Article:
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Re: [ontolog-forum] Confusion about 'model'

To: "[ontolog-forum] " <ontolog-forum@xxxxxxxxxxxxxxxx>
From: Pat Hayes <phayes@xxxxxxx>
Date: Mon, 16 Jul 2007 12:13:58 -0500
Message-id: <8B41C332-98F9-487B-9C2E-D47CABD6CAE9@xxxxxxx>

On Jul 15, 2007, at 3:46 PM, Smith, Barry wrote:    (01)

> At 04:39 PM 7/15/2007, Gary Berg-Cross wrote:
>> Barry asked:
>>> But when one is building an ontology for, e.g., cell biology, is one
>>> trying to build a model of the cell, or rather to create a formally
>>> coherent controlled vocabulary for talking about cells and their  
>>> parts?
> Gary Berg-Cross responded:
>> I would say that we have 3 subjects here.
>> There is the cell in reality.  There are what are called
>> biological  models of a cell that have been developed as part of
>> that science and there is now an attempt an ontological "model" of  
>> the cell.
>> Of course, to be any good we should leverage the biological model to
>> guide us in what the  "coherent, controlled vocabulary" (and
>> constraints) of the ontological model will express. So we are not
>> trying to build a cell model from scrathc  but we are using a model
>> and adapting it to ontological purposes.  In the process we may
>> simplify the biological model to reflect expressivity constraints
>> etc.  So in the end we may indeed have a model, but at this stage of
>> ontological engineering probably not as good as the biological
>> one.  Of course in the process of formalizing things we may discover
>> some inaccuracies in the way the biological model expressed some  
>> things.
> This has certain uncomfortable consequences. E.g.:
> If we have a sentence in a biology textbook, say 'blood cells are
> non-nucleated', then is this about cells in reality (as I, and I
> guess common sense, would assume) or about cells in the biology model?    (02)

Quite.    (03)

We have come close to this particular debate in this forum before.    (04)

There seems to be an intuition along these lines:. (1) Reality is way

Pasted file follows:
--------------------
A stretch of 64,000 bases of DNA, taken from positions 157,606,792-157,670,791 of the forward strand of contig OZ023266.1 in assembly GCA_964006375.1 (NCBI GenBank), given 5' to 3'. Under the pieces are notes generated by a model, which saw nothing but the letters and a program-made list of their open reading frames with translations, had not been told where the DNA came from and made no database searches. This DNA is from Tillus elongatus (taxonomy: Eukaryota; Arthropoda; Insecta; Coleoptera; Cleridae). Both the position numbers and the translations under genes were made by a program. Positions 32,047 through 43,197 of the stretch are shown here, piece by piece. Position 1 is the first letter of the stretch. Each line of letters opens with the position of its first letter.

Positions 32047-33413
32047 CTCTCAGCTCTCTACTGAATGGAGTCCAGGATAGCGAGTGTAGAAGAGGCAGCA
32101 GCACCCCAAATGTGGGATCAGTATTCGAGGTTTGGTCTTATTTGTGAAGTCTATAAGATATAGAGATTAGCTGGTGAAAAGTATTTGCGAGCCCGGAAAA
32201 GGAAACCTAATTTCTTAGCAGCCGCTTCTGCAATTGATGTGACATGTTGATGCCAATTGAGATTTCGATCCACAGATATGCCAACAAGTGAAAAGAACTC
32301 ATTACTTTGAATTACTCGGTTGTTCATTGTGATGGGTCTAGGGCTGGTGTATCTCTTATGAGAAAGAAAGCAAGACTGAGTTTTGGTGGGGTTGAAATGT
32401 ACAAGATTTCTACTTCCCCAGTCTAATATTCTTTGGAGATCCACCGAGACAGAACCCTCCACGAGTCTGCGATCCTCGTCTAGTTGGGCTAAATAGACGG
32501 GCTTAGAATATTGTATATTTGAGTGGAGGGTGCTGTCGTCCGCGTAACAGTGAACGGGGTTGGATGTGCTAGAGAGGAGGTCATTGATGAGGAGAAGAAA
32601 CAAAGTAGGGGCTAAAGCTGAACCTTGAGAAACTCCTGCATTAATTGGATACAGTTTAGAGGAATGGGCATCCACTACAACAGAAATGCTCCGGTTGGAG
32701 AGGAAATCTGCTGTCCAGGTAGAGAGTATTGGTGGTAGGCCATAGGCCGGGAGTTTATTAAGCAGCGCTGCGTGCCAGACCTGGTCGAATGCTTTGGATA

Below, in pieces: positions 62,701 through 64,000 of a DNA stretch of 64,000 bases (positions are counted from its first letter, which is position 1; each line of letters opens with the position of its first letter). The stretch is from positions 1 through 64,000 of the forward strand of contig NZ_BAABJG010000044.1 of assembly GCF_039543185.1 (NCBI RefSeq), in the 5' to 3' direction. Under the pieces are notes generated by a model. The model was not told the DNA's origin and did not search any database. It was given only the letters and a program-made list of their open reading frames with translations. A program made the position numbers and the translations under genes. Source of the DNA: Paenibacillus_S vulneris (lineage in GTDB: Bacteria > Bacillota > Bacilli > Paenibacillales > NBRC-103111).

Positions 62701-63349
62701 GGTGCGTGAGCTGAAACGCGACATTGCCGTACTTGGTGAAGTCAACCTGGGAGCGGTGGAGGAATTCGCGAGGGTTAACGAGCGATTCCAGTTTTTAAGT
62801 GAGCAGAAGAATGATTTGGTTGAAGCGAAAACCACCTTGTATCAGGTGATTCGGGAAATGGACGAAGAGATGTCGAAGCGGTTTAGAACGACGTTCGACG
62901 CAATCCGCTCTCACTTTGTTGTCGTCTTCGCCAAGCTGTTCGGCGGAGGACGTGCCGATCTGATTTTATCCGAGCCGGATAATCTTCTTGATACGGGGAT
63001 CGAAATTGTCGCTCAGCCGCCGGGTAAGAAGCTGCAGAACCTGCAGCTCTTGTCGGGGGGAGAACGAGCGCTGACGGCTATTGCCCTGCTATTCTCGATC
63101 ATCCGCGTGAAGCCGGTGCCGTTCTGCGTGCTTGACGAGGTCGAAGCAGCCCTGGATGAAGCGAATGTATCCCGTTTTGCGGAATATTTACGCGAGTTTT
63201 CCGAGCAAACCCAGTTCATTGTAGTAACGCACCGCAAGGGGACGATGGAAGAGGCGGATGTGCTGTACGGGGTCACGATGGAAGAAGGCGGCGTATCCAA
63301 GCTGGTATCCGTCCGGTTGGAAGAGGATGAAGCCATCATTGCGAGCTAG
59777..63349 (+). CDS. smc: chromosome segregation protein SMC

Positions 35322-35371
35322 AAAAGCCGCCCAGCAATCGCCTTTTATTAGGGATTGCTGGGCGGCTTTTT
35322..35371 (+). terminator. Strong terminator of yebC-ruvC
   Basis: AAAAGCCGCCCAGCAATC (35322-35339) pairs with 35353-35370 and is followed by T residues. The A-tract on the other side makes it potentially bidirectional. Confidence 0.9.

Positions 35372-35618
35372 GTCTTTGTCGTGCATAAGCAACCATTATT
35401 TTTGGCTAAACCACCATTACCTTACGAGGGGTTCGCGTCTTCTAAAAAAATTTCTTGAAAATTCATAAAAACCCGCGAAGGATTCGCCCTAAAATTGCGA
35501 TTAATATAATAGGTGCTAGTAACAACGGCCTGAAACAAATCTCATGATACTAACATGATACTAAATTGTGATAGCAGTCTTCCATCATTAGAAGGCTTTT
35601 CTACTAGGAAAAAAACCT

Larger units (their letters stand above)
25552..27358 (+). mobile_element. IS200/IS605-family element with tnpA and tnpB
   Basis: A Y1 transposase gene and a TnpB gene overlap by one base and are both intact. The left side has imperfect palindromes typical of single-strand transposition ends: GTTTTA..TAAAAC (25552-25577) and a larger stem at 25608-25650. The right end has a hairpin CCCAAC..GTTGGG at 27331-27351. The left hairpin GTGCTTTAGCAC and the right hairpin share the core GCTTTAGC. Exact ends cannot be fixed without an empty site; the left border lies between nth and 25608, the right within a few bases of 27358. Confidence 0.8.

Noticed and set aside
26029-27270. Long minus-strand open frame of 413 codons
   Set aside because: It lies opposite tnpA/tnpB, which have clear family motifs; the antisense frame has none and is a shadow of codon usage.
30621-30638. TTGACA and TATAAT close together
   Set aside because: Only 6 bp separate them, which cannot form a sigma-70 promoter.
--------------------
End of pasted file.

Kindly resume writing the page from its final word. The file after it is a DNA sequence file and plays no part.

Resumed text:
more complicated than any description of it can do justice to. (1a)  
Even a small part of reality is way more complicated, etc.. (1b  
[optional]) Reality itself has no categories or concepts, so any  
description must impose a conceptual/cultural/whatever bias to the  
cold unculturated facts.) (2) Therefore, to say that our descriptions  
are 'about reality' is hubris, since (3) if they really were about  
this unreachably complicated (or non-cultural) reality, then they  
would have to be unimaginably complex themselves, because the only  
way we could claim such 'aboutness' would be to describe said reality  
so comprehensively that our descriptions could not possibly be about  
anything else. (4) But our descriptions are not unimaginably complex;  
in fact, they are pathetically simple. (5) So they cannot really be -  
or, perhaps, we cannot with justification claim that they really are  
- about actual reality. (6) So, they must be about something else, a  
kind of simplified version of reality, in fact, a simplified *model*  
of reality, which stands between our language and real reality like a  
gauze curtain (or maybe the wall of a cave) and (7) is just complex  
enough that our descriptions can with certainty be said to be about  
it, but (8) which may or may not be a true model of the awfully  
complex real reality: but (9) to determine that accuracy is not a  
matter for linguistic semantics, which by the very nature of things  
can only speak of the relationship between language and this model,  
not about the other relationship between this model and the real  
world it models.    (05)

I may not have given all the implicit arguments full expression here:  
but the central error in this line of reasoning seems to me to be  
step (3) and its conclusion step (5). True, all our descriptions are  
culturally biassed, incomplete, inadequate, etc.. All the same, they  
can still be about the actual world, in all its uncultural complex  
glory. They don't describe it fully, or impose a bias of their own,  
are selective in what aspects of it they focus upon, etc.. Still,  
they can indeed be about IT, and not about something else. The fact  
that they can be about it is about the only reason for having them at  
all, in fact.    (06)

Pat    (07)

> BS
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